Marines

From Corporal to Coastie: Petty Officer reflects on Corps experience

2 Apr 2004 | Cpl. Beth Zimmerman

Away from the hustle and bustle of New York City, the clouds are clumped loosely over Jones Beach, Long Island. The water lapping at the beach glistens a dark green on a chilly March morning. Suddenly, an electric motor breaks the natural silence as an orange, 22-foot-long boat bounces across the waves. In response, the wind tosses the waves closer to six feet, and the orange boat picks up speed and jumps the waves like a competitive surfer. It catches an air pocket and hovers above the water for a few suspenseful seconds...then slams back onto the face of the water. Right on cue, a salty, roaring wave engulfs the left side of the boat. Sound like a movie opening? Thrill seekers looking for fun? It's actually just part of a Tuesday morning at Coast Guard Station Jones Beach. And for Petty Officer 3rd Class David White, it's not too far from his days in the Marine Corps. White is a Machinery Technician Third Class in the U.S. Coast Guard stationed at Jones Beach. He's been there more than three years, ever since he made the transition from the Corps to the Coast Guard. White finished four years in the Marine Corps as a Corporal in June of 1999. One year later, the Bay City, Texas, native had had enough of life as a civilian."I decided to go back into the military," said White. "I missed the structure and discipline," he said. The broad-shouldered 26-year-old maintains a high and tight haircut for his blond hair almost five years out of the Corps. "The Coast Guard seemed like a good change," he added. "Plus, I just wanted to try search and rescue."Most of his time in the Corps has helped mold him into the petty officer he is today. "The Coast Guard has a different mission [from the Marine Corps], but the discipline I learned in the Corps has definitely helped me out a lot."The discipline especially plays a part during inclement weather. The Coast Guard has a mission to accomplish even when the sun's not shining. "We take the boats out in every weather," said White. "I've been out in 17 and 18-foot waves before."Despite the bad weather, White loves life on the boats. "My favorite part of this job is getting out on the water on patrol, and meeting the public," he said. "You get to help a lot of people out when they really need it." Even that Tuesday, White walked into a coffee shop and was approached by a man who thanked him. "I'll never forget that day," said the elderly gentleman of the time he was rescued by the Coast Guard nine years ago. "Thank you for what you do."The people are also what White misses the most from the Marine Corps. "I had some really, really good friends in the Marine Corps," he said. White believes the same relationships exist in the Coast Guard. "Although the job is different, the brotherhood is similar," he said. "My last platoon in the Marine Corps was very tight...it's the same here," he said. "Everybody knows each other well, and we all take care of each other.""We've got a great crew," White said. "It can get rough, but when you're out on a job and know what to do, you know you can rely on each other to get it done."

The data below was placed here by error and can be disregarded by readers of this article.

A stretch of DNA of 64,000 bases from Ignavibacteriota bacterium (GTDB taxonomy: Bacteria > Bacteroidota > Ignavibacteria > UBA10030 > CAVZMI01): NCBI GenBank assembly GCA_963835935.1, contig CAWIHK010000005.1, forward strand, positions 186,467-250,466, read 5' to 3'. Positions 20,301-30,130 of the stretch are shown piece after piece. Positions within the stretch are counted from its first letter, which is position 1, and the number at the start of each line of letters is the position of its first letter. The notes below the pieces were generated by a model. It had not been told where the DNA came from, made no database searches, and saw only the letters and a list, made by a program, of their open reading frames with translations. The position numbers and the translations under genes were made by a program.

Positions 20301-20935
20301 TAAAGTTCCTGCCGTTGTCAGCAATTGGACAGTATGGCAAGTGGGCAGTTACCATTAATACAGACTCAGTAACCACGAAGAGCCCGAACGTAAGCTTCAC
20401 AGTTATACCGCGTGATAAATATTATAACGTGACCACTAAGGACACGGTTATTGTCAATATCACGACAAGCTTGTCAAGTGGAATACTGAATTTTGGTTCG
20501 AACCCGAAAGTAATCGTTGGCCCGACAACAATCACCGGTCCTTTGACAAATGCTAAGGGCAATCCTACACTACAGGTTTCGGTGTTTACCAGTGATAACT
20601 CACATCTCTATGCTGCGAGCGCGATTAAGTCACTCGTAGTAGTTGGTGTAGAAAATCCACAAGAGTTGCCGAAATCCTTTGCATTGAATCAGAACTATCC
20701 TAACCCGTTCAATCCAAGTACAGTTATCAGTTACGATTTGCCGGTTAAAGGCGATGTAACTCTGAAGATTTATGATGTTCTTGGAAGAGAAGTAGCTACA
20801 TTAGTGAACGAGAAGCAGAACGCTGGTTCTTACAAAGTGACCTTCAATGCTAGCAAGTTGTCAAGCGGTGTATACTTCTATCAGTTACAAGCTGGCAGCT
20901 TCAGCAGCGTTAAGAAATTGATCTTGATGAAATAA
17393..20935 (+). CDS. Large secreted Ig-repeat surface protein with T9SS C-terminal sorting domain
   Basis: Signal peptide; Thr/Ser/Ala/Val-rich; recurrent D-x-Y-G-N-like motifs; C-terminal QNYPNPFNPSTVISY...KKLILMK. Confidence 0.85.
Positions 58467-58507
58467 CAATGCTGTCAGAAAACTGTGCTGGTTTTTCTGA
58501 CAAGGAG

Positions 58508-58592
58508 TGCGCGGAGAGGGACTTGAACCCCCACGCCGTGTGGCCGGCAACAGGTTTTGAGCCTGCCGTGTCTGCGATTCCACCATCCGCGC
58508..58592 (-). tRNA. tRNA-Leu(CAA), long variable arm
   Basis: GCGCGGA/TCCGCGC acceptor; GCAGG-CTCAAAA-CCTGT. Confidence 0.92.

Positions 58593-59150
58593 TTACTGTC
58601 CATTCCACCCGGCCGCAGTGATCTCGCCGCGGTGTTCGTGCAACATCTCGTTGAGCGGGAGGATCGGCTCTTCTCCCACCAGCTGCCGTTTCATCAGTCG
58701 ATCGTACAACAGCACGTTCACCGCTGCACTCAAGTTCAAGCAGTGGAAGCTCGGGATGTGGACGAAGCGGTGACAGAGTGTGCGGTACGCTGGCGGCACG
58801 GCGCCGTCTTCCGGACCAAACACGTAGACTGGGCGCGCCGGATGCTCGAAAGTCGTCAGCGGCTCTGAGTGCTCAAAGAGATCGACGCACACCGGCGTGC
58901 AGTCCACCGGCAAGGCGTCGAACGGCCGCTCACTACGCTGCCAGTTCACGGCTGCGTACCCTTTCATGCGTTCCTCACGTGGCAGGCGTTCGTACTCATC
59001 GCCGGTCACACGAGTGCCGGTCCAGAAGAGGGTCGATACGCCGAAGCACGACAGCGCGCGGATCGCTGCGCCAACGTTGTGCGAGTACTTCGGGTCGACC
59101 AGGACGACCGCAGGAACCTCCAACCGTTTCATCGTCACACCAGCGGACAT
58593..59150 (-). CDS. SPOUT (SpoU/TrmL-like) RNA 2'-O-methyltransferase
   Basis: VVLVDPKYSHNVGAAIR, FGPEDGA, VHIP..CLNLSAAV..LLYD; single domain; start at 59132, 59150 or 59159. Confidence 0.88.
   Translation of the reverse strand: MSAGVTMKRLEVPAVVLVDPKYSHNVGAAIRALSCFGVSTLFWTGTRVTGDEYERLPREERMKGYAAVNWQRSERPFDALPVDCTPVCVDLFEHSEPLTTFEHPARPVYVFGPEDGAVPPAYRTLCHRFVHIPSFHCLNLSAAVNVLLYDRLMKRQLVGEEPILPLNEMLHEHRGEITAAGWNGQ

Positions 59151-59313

Headquarters Marine Corps